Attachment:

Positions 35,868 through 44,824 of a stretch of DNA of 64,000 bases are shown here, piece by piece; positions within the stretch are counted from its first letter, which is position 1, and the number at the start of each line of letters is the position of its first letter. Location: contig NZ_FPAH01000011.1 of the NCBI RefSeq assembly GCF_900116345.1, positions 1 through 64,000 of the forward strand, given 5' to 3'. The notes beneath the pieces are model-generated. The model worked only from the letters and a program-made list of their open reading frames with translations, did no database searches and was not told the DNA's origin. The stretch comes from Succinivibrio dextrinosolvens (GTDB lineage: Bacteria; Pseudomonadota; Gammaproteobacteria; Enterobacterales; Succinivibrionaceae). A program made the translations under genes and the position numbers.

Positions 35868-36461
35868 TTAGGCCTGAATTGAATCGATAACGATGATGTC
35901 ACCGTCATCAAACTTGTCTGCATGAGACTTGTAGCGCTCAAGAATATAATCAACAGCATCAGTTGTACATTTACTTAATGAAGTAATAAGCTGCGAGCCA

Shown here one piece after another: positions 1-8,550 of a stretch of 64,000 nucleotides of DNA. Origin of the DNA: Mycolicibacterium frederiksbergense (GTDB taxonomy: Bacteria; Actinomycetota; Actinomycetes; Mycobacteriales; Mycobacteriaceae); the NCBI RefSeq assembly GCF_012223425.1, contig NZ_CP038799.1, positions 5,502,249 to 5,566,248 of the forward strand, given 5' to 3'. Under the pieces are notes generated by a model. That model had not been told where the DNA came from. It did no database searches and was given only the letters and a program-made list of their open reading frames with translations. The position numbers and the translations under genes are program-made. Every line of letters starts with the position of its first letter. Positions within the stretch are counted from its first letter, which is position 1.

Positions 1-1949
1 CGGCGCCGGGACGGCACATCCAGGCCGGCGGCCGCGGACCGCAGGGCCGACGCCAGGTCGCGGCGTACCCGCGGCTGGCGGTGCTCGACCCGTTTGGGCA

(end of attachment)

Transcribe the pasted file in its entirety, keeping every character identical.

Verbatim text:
Positions 35,868 through 44,824 of a stretch of DNA of 64,000 bases are shown here, piece by piece; positions within the stretch are counted from its first letter, which is position 1, and the number at the start of each line of letters is the position of its first letter. Location: contig NZ_FPAH01000011.1 of the NCBI RefSeq assembly GCF_900116345.1, positions 1 through 64,000 of the forward strand, given 5' to 3'. The notes beneath the pieces are model-generated. The model worked only from the letters and a program-made list of their open reading frames with translations, did no database searches and was not told the DNA's origin. The stretch comes from Succinivibrio dextrinosolvens (GTDB lineage: Bacteria; Pseudomonadota; Gammaproteobacteria; Enterobacterales; Succinivibrionaceae). A program made the translations under genes and the position numbers.

Positions 35868-36461
35868 TTAGGCCTGAATTGAATCGATAACGATGATGTC
35901 ACCGTCATCAAACTTGTCTGCATGAGACTTGTAGCGCTCAAGAATATAATCAACAGCATCAGTTGTACATTTACTTAATGAAGTAATAAGCTGCGAGCCA

Shown here one piece after another: positions 1-8,550 of a stretch of 64,000 nucleotides of DNA. Origin of the DNA: Mycolicibacterium frederiksbergense (GTDB taxonomy: Bacteria; Actinomycetota; Actinomycetes; Mycobacteriales; Mycobacteriaceae); the NCBI RefSeq assembly GCF_012223425.1, contig NZ_CP038799.1, positions 5,502,249 to 5,566,248 of the forward strand, given 5' to 3'. Under the pieces are notes generated by a model. That model had not been told where the DNA came from. It did no database searches and was given only the letters and a program-made list of their open reading frames with translations. The position numbers and the translations under genes are program-made. Every line of letters starts with the position of its first letter. Positions within the stretch are counted from its first letter, which is position 1.

Positions 1-1949
1 CGGCGCCGGGACGGCACATCCAGGCCGGCGGCCGCGGACCGCAGGGCCGACGCCAGGTCGCGGCGTACCCGCGGCTGGCGGTGCTCGACCCGTTTGGGCA